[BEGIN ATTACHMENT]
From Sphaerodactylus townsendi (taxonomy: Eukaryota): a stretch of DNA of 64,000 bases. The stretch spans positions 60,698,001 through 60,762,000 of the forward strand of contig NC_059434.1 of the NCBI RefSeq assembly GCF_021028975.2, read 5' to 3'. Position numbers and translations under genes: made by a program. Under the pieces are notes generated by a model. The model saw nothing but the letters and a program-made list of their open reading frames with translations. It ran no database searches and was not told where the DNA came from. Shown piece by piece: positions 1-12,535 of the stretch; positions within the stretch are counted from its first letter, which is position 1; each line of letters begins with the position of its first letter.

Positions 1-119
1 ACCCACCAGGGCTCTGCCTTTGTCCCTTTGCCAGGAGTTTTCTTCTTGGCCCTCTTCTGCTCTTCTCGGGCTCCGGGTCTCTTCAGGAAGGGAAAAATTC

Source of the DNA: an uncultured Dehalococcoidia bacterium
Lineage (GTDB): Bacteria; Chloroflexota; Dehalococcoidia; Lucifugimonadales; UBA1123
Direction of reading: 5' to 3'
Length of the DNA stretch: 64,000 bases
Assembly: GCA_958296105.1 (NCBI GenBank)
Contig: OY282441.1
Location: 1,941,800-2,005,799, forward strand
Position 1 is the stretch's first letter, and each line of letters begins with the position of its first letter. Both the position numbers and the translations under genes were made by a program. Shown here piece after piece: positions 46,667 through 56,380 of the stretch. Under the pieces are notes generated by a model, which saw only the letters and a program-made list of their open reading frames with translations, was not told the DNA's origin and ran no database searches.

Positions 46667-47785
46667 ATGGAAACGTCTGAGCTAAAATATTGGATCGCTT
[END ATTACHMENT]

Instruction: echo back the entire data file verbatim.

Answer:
From Sphaerodactylus townsendi (taxonomy: Eukaryota): a stretch of DNA of 64,000 bases. The stretch spans positions 60,698,001 through 60,762,000 of the forward strand of contig NC_059434.1 of the NCBI RefSeq assembly GCF_021028975.2, read 5' to 3'. Position numbers and translations under genes: made by a program. Under the pieces are notes generated by a model. The model saw nothing but the letters and a program-made list of their open reading frames with translations. It ran no database searches and was not told where the DNA came from. Shown piece by piece: positions 1-12,535 of the stretch; positions within the stretch are counted from its first letter, which is position 1; each line of letters begins with the position of its first letter.

Positions 1-119
1 ACCCACCAGGGCTCTGCCTTTGTCCCTTTGCCAGGAGTTTTCTTCTTGGCCCTCTTCTGCTCTTCTCGGGCTCCGGGTCTCTTCAGGAAGGGAAAAATTC

Source of the DNA: an uncultured Dehalococcoidia bacterium
Lineage (GTDB): Bacteria; Chloroflexota; Dehalococcoidia; Lucifugimonadales; UBA1123
Direction of reading: 5' to 3'
Length of the DNA stretch: 64,000 bases
Assembly: GCA_958296105.1 (NCBI GenBank)
Contig: OY282441.1
Location: 1,941,800-2,005,799, forward strand
Position 1 is the stretch's first letter, and each line of letters begins with the position of its first letter. Both the position numbers and the translations under genes were made by a program. Shown here piece after piece: positions 46,667 through 56,380 of the stretch. Under the pieces are notes generated by a model, which saw only the letters and a program-made list of their open reading frames with translations, was not told the DNA's origin and ran no database searches.

Positions 46667-47785
46667 ATGGAAACGTCTGAGCTAAAATATTGGATCGCTT